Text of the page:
Mom's Warning After a Plastic Slide Gave Her Toddler Second-Degree Burns

What should've been a fun day at the park turned into an upsetting ordeal for a nearly 2-year-old girl.

While Ariadne was playing with her mom at an Idaho playground, she mentioned her hands hurt after going down a plastic slide. Her mom, Stephanie Luker, noticed how red the toddler's small palm was, and the irritation turned to blisters by the time they returned home.

Like many parents, Stephanie assumed that she only needed to worry about metal slides possibly burning her child during days with hot weather, and she was shocked that this could happen from plastic equipment.

Stephanie called her doctor's office, which confirmed that the child was suffering from second-degree burns, and has been monitoring the blisters at home to prevent infection. "When I told [the nurse] it was a plastic slide, she was very, very surprised. I don't think any of us had heard of that happening before," Stephanie told KPVI.

This concerned mom is now urging parents to always test the play equipment first, even if it's plastic. "I would hate for this to happen to somebody else's kids. It scared me," Stephanie told the Idaho State Journal.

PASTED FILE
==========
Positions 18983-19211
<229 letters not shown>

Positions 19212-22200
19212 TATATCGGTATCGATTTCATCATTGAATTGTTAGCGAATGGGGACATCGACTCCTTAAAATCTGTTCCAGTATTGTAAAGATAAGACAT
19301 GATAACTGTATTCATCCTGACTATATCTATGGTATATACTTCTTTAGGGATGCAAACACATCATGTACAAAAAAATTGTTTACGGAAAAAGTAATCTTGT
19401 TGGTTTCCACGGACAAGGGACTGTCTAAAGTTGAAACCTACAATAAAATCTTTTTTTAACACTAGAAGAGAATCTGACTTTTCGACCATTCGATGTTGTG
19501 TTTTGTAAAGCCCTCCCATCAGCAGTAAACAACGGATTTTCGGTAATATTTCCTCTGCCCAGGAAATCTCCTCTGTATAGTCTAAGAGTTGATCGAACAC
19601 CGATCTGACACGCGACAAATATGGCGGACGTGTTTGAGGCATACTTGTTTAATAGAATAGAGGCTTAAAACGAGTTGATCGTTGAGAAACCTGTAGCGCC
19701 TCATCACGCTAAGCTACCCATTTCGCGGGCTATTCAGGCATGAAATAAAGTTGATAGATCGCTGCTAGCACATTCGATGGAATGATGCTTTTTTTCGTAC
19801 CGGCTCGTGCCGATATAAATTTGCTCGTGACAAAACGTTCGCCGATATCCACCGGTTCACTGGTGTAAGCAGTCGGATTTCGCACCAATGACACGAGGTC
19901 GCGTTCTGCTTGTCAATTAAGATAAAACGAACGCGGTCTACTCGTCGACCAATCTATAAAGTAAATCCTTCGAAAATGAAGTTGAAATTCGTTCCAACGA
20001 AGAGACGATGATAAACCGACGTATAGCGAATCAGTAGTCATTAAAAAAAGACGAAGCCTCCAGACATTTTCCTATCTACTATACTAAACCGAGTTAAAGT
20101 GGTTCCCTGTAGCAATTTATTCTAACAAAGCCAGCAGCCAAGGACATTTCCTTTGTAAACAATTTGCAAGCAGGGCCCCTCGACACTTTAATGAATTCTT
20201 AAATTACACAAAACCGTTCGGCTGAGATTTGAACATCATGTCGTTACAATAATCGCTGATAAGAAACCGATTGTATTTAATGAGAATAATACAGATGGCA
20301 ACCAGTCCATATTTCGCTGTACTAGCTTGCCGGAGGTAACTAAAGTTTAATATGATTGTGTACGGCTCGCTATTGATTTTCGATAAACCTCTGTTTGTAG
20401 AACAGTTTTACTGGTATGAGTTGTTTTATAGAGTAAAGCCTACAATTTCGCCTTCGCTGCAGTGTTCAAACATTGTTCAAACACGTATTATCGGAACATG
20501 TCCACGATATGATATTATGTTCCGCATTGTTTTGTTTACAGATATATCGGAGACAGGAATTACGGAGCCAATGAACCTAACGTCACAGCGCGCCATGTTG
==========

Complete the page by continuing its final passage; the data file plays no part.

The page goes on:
According to the US Consumer Product Safety Commission, it doesn't even need to be hot out for a child to be burned from a plastic playground. It notes that one child received a second-degree burn while playing on a plastic slide when it was just 74 degrees out. "CPSC is aware of nearly 30 thermal burn incidents from 2001-2008. Of those incidents, 10 were associated with plastic, rubber, or other nonmetal surfaces, and seven were associated with metal surfaces," a CPSC fact sheet notes.

CPSC officials also warn that children who are 2 years old and younger are at a greater risk for burns because their skin is more delicate and they don't always stay away from the source of pain. "Unlike the reflex that happens when a child touches a very hot surface with their hand, a young child who is sitting or standing on the hot surface may scream from the pain of burning, but they may not know to move from the location that is burning them," the sheet explained.